Minutes of June 13, 1999

Hardlines Conservation Initiative Meeting

All members were asked for further suggestions and recommendations leading to the presentation in August. Please e-mail your comments to hcmi@bogfrog.com Those comments will then be posted on the TWF website at www.bogfrog.com/hcmicomments/.

Meeting Participants:

Karen Baumgaertner, Program Coordinator, Minnesota Waste Wise :    

Kent Dahlquist, Regional Coordinator, Tri County Solid Waste Program:   

Mac Hardin, Director of Minnesota/Dakota Hwd Assoc., Hardware Association:    

Monte Hilleman, The Minnesota Office of Environmental Assistance:     

Ralph Millard, Exec. Vice President, RBRC:  352-376-9367

David Winkelman, President, The WATER Foundation: 218-764-2321, david@bogfrog.com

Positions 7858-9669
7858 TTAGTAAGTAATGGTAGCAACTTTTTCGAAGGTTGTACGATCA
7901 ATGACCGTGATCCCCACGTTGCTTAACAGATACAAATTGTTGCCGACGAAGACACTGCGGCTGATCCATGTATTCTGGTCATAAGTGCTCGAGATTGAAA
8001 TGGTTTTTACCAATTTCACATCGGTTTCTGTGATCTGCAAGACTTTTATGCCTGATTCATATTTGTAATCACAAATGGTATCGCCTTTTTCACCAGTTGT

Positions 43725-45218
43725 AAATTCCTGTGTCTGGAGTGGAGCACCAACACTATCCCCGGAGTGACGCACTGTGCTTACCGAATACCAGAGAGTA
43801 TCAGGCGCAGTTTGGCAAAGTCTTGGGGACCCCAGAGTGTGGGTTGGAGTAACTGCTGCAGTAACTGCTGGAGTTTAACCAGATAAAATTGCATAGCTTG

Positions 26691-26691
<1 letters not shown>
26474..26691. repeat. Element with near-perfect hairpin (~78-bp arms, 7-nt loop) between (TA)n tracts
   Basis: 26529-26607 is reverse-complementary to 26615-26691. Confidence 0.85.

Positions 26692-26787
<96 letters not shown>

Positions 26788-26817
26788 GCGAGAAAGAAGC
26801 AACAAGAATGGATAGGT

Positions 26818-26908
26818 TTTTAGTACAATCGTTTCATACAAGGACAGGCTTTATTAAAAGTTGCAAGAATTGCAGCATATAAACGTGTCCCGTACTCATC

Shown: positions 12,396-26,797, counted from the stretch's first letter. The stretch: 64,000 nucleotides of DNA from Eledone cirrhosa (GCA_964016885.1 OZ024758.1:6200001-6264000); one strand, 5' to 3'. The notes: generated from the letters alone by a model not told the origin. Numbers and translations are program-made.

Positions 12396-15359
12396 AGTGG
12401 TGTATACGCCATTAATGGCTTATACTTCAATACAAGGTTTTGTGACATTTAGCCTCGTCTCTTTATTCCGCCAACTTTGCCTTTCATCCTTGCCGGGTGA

Peggy Blean Boots, CommunicationsDirector,

Jim Vopatek, Radio Syndication Director,

Sue Yarusso, CEO, Mercury Technologies of Minnesota, Inc.:

Ray Hite, President,

HCMI Minutes 6/13/99

The HCMI steering committee, met June 12 and 13, 1999 at the WATER Foundation headquarters near Brainerd. The 12th was a day of enjoyment of the beautiful natural resources (fishing, golfing, touring) of the area. On the 13th, the meeting began with a delicious brunch and then moved into The WATER Foundation’s Eco Dome facilities. A short tour of the conservation technologies and building techniques set the stage for a meeting of representatives from various hardlines industry stakeholders.